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Daredevil: Ultimate Bendis Collection vol 3

Daredevil: Ultimate Bendis Collection vol 3 back

Brian Michael Bendis & Alex Maleev, Michael Lark, Bill Sienkiewicz


Page 45 Review by Stephen

With which Bendis wraps up the emotional rollercoaster ride that has been the tearing down of Matt Murdock's public life, leaving him with no privacy at all.


Alexander Bont is ninety-three years old. He's finally just got out of prison to find that everything's changed. His restaurant is a video rental, his wife Lucy is now a tombstone in the snow, Matt Murdock has been outed as Daredevil… and taken over as Kingpin of Hell's Kitchen. It was because of Daredevil that Bont was sent away for so many years in the first place - indeed he's had unpleasant dealings with Murdock as well. Before that, he used to run Hell's Kitchen. All of it was his, built on a reputation he gained from the blood of one masked man. If he wants it back, he's going to have to spill the blood of another and kill two birds with one stone. And lord, does he want it back!

Bendis, who several books ago stole Frank Miller's crown as the finest writer to work on this series, returns to the format of his first proper stint and sends readers backwards and forwards in time in a way that seamlessly links all the components while Murdock is beaten to a pulp. There's a superb moment of transition towards the end of the second issue where Bont takes current revenge in a single punch for several pages of grief he suffered under Murdock's caustic wit many years ago. Two panels, beautifully played.

And if that's not enough the ramifications of the disastrous White Tiger trial finally come into play as one of the deceased's relatives - an FBI agent on the case to prove Murdock's identity and guilt - seeks answers and Melvin Potter, the reformed Gladiator, finds himself between yet another rock and a hard place.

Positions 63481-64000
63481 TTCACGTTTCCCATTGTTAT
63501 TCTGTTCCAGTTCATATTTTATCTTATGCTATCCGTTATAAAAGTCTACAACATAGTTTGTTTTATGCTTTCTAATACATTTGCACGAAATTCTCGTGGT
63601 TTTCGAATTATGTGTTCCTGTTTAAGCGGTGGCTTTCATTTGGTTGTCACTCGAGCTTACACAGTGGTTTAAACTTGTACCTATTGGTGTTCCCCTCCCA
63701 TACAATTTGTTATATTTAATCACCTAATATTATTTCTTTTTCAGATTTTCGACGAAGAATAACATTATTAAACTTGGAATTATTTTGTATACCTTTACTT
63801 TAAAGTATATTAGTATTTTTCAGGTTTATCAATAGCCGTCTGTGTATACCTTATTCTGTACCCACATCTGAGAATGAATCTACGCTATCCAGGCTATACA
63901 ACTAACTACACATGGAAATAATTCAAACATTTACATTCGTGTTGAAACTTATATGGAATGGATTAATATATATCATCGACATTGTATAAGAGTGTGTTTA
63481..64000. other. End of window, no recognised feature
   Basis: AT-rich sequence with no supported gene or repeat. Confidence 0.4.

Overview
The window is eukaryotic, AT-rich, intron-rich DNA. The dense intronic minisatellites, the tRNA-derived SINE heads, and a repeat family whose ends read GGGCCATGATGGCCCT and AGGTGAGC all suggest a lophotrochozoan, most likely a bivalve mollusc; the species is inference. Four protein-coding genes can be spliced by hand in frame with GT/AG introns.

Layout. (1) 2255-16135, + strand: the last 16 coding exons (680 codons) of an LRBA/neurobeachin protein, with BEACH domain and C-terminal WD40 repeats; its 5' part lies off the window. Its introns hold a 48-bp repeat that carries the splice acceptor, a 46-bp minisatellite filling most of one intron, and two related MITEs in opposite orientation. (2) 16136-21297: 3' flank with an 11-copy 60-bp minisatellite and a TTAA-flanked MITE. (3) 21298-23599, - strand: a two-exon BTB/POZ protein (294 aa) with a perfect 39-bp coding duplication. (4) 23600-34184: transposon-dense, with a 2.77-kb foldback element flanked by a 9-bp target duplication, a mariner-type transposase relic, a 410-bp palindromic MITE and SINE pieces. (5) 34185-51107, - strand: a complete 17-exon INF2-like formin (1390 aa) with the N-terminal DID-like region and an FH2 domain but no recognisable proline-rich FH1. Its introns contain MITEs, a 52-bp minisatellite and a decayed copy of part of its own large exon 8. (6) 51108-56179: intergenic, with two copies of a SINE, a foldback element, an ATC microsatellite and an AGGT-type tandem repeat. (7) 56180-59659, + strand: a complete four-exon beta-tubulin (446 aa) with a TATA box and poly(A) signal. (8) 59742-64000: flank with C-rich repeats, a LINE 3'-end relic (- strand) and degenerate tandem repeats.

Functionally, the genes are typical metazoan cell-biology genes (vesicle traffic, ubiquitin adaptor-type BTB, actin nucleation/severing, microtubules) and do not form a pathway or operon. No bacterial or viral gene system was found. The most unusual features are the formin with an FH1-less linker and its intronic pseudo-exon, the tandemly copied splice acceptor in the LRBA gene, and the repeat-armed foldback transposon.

Alex Maleev has been so lucky to find a writer with enough skill to make him shine, but Bendis has been equally fortunate to find an artist for this series who will make him look even better than he is. The rain, the architecture, the nigh-impenetrable shadows and low-lit glows... Superb texture, superb pacing. Great positioning of the "Dead End" sign. Things like that.


A local priest offers some Hell's Kitchen residents the opportunity to discuss in confidence their year-long lives in a district over which Daredevil has declared himself in charge, much like the Kingpin had, albeit with the opposite intentions. Gradually a connection emerges between some of the stories they tell involving a demonic baby/dwarf and a man who's sitting amongst them, smirking. There aren't many writers and artists who could fill six issues (of a title from which the majority of its readers expect at least some action) with one long conversation in a single room and still see the same number of copies sold, but that's what happened, even though one customer suggested that they should, in all honesty, change the comic's title to "Matt Murdock". And I wish they would, because then perhaps a few of those potential readers who would lap up this sharp urban crime might actually forget that it ever had anything to do with spandex, and take the plunge. Although in this book, as it happens, it's more of a chilling horror story. Here's that entrance I promised you, towards the end, albeit without the timing which the art carefully affords, as anticipated by the sadist who's been sitting quietly in corner, and is now trying to goad them with his potentially insane beliefs: